On the security front, we will continue to invest in our security, and collaborate with our neighbours, to keep Singaporeans safe against both conventional and unconventional threats. Through SG Secure, we are training all Singaporeans to play a part in preventing and dealing with terrorist attacks. We will make better use of technologies to prevent, detect and manage security incidents. Perhaps our best defence will be our people, the strength of ties and kinship that make up our social fabric.
These are all major investments for the long term - in our people, and in our future. Whether we can do well will depend very much on: how well we understand our own identity and values; how faithful we are to our values as changes put us under stress; and how honestly and openly we as a people and a government converse with one other to figure out and act on the steps ahead together.
And it will depend on whether we have the means to put our visions and values into action.
This will require us to preserve fiscal sustainability. This is about staying responsible and spending within our means. As expenditure increases and revenue growth slows, we must think of ways to manage expenditures and raise revenues. Fiscal sustainability is also about preparing for revenue risks in the face of technological changes and evolving business models.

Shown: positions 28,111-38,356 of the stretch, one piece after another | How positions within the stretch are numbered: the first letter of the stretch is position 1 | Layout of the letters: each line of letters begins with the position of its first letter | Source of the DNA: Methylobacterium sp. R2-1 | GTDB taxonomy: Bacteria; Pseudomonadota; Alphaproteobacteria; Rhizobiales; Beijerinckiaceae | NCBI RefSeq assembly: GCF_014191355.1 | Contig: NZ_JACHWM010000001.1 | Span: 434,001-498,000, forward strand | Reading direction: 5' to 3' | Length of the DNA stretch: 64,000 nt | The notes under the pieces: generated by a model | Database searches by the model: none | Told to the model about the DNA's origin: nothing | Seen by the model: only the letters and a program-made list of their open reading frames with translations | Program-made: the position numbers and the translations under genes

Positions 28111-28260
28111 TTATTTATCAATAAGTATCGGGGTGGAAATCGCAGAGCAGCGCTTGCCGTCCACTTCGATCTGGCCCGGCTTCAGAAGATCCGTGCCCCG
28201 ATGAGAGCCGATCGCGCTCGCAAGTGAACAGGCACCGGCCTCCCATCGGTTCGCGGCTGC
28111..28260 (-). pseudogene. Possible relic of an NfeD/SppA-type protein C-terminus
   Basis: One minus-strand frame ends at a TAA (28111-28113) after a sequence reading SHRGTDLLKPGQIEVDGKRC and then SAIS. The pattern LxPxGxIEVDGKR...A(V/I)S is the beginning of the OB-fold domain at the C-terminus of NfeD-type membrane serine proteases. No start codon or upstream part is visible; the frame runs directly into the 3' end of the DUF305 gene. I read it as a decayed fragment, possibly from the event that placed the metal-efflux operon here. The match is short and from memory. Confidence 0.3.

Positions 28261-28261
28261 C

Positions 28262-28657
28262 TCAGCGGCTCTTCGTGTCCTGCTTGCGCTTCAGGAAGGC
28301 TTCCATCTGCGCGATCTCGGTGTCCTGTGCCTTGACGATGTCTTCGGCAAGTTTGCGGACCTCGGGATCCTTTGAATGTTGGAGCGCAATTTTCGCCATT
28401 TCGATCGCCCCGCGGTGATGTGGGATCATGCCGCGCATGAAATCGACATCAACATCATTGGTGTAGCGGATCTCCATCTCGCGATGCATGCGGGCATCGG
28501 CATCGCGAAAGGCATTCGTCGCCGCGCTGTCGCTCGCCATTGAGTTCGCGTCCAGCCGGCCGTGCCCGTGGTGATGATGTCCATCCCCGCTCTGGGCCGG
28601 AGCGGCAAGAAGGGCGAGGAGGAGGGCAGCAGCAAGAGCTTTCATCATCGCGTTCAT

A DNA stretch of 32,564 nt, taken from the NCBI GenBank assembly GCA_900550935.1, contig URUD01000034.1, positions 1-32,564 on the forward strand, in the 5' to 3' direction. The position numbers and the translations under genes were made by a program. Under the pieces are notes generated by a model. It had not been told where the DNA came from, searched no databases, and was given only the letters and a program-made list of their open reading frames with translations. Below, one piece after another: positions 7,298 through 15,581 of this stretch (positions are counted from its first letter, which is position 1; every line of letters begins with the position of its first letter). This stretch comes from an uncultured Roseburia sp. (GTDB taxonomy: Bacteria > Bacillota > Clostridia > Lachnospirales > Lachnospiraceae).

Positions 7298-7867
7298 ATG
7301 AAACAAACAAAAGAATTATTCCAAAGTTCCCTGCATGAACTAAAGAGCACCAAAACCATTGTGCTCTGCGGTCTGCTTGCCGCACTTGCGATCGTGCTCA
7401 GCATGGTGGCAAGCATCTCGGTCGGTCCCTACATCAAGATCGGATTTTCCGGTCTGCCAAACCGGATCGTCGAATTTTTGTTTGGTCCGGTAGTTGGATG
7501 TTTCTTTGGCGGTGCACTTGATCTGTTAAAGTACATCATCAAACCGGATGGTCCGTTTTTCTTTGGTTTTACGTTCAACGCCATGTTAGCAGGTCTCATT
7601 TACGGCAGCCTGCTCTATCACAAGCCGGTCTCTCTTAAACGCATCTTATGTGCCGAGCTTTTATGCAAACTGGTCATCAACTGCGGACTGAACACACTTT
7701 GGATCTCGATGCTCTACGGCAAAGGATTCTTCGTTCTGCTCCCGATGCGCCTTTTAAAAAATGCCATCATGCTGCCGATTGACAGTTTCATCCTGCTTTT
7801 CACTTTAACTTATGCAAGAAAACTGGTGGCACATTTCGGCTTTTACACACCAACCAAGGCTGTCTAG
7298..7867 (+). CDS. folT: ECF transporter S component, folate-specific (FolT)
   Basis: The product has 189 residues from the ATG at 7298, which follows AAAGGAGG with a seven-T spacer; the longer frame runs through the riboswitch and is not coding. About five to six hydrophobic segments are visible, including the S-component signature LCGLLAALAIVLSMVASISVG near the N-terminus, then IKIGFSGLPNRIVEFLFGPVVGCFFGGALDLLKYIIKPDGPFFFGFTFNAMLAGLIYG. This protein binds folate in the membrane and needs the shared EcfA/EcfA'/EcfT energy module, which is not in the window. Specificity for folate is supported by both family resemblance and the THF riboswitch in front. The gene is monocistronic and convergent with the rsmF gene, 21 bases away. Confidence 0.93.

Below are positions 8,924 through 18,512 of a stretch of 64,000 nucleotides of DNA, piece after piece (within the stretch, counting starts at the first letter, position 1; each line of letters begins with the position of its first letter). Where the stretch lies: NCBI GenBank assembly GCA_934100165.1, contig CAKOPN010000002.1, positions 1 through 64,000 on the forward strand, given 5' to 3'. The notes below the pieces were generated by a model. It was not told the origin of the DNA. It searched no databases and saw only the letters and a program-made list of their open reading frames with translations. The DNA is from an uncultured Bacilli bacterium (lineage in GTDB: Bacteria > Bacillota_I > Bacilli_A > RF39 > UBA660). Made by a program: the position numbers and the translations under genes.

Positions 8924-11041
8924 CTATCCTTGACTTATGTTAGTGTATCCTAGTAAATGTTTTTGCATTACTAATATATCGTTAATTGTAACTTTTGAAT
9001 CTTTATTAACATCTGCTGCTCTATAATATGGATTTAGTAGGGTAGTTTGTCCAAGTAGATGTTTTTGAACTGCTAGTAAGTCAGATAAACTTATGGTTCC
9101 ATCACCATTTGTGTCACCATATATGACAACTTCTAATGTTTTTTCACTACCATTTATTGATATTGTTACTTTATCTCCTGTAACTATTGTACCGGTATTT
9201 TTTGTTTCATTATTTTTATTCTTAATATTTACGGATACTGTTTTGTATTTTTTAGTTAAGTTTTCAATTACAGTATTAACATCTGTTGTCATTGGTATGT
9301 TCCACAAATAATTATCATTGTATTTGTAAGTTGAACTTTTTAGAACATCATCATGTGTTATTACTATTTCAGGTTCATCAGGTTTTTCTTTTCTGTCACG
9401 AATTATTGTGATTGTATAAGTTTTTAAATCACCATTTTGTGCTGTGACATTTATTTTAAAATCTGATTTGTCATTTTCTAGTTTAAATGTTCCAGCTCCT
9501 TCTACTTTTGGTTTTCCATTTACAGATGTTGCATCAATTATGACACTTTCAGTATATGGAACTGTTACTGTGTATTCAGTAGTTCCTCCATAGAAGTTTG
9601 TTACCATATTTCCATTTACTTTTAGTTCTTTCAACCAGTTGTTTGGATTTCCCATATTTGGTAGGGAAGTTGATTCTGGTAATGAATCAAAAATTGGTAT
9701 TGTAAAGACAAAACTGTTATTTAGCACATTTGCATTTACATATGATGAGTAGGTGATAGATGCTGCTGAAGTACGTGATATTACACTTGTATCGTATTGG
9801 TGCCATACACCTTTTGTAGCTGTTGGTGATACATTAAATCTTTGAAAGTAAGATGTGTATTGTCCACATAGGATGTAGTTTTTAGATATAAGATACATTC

How do we do this for Singapore? Our system must remain pro-growth. Our overall system of taxes and transfers must remain fair and progressive. We must keep our revenue base diversified.
We need to appreciate that reality is complex, multifaceted and constantly changing. Dealing with such change can be difficult and disconcerting, as it requires us to constantly adapt and learn. We cannot approach it as a technical exercise, of checking off a list of steps in sequence.
This was a distinction made by Professor Ronald Heifetz at Harvard's Kennedy School of Government. He observed that technical problems can be solved by good analysis and having the right resources, but adaptive challenges require much more fundamental changes, in how we think and interact with others; and self-reflection, to clarify our own values and those around us.
How should we approach the future as an adaptive challenge? We need three critical ingredients.
CLARITY OF VALUES